What are the worst laws threatening the Internet? NetChoice has a list for that. For the fifth year, NetChoice, a public policy organization that promotes Internet innovation, has surveyed the legal landscape and identified the laws and proposed laws that could potentially undermine key elements of Internet freedom and commerce.
One year ago today websites like Wikipedia and Reddit went dark to protest two anti-piracy bills that no one outside the Beltway had ever heard of before. Today, because of that blackout, the acronyms SOPA and PIPA are practically household names.
With the suicide of Internet activist Aaron Swartz, the Internet community may have found its next SOPA moment. But this time, instead of working to stop legislation, the focus is on advocating congressional action to change laws that the group and Aaron's family believe led to Swartz's death.
California Congresswoman Zoe Lofgren (D-Calif.) plans to introduce a bill that would amend the penalties in a computer-hacking law that was cited as the reason Internet activist and Reddit co-founder Aaron Swartz took his own life last Friday. She's calling it "Aaron's Law." Lofgren posted a draft of her simple, two-page bill Tuesday night on Reddit.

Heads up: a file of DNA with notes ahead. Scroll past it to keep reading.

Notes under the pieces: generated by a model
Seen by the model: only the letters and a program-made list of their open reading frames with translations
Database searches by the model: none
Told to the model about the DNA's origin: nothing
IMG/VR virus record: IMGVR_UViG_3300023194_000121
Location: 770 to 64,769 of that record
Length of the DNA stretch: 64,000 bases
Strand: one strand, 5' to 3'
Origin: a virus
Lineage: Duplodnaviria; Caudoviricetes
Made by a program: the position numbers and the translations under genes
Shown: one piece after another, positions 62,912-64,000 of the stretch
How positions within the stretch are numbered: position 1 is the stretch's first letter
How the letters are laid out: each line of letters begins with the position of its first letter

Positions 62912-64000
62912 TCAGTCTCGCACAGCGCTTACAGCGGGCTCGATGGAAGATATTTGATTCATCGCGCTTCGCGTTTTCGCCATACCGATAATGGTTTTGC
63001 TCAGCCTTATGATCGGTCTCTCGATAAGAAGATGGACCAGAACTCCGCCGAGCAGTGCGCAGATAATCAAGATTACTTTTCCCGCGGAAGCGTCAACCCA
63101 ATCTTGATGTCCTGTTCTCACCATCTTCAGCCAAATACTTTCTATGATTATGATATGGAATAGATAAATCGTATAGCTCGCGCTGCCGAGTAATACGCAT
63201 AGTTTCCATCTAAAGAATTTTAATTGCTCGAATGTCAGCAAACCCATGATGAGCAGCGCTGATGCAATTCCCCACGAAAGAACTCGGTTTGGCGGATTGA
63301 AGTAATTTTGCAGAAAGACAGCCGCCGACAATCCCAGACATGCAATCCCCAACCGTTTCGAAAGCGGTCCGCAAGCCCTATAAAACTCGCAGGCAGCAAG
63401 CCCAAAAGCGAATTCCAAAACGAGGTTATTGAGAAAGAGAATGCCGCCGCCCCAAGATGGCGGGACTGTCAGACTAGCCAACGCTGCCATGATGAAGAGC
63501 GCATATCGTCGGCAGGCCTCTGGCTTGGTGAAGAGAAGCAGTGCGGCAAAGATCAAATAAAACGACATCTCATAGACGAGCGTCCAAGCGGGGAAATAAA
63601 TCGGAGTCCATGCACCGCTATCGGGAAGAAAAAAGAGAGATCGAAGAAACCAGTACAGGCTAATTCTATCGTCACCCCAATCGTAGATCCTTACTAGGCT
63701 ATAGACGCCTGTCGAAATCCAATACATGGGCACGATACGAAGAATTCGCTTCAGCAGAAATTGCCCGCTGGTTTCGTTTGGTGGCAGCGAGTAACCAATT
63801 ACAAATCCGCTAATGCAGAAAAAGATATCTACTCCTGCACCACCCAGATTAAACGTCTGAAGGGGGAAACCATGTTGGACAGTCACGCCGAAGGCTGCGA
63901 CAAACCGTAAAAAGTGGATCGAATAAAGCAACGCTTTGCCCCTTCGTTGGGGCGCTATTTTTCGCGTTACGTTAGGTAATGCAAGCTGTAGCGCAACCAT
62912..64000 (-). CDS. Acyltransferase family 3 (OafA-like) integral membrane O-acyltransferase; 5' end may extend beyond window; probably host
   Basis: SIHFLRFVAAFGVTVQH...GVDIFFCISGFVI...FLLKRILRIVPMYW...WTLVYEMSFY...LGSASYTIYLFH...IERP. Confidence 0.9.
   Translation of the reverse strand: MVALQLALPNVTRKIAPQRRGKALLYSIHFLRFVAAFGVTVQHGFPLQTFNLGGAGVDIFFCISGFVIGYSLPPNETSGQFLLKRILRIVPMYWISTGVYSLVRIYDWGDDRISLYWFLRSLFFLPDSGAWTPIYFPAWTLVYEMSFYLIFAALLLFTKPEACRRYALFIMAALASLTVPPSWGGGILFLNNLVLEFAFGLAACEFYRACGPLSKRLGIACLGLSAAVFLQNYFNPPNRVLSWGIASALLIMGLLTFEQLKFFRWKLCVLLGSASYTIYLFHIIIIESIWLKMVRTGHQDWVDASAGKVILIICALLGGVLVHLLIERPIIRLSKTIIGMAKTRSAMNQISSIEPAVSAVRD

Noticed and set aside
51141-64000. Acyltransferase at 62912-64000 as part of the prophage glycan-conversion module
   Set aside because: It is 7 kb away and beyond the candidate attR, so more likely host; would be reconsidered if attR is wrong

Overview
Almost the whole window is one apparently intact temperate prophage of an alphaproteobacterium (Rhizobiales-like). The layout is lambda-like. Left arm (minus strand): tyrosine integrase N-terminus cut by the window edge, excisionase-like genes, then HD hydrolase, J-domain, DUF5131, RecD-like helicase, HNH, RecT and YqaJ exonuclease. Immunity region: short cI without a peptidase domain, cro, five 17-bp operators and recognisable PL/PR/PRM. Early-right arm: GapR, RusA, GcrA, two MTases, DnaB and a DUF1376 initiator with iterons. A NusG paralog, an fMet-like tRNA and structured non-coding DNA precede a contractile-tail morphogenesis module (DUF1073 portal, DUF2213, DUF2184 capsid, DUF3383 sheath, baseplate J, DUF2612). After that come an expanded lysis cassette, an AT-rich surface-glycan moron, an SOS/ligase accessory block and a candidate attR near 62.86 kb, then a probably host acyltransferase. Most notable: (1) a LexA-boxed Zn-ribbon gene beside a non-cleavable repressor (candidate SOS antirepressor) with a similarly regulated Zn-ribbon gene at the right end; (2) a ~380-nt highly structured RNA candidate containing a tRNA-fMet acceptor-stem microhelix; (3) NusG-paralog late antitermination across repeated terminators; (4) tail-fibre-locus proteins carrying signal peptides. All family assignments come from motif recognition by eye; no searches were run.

The United States government said no to an international telecommunications treaty over provisions added at the last minute that would broaden the scope of the United Nations to include the Internet. For the U.S. delegation and several Internet companies that attended the World Conference on International Telecommunications in Dubai, the final treaty was a deal-breaker.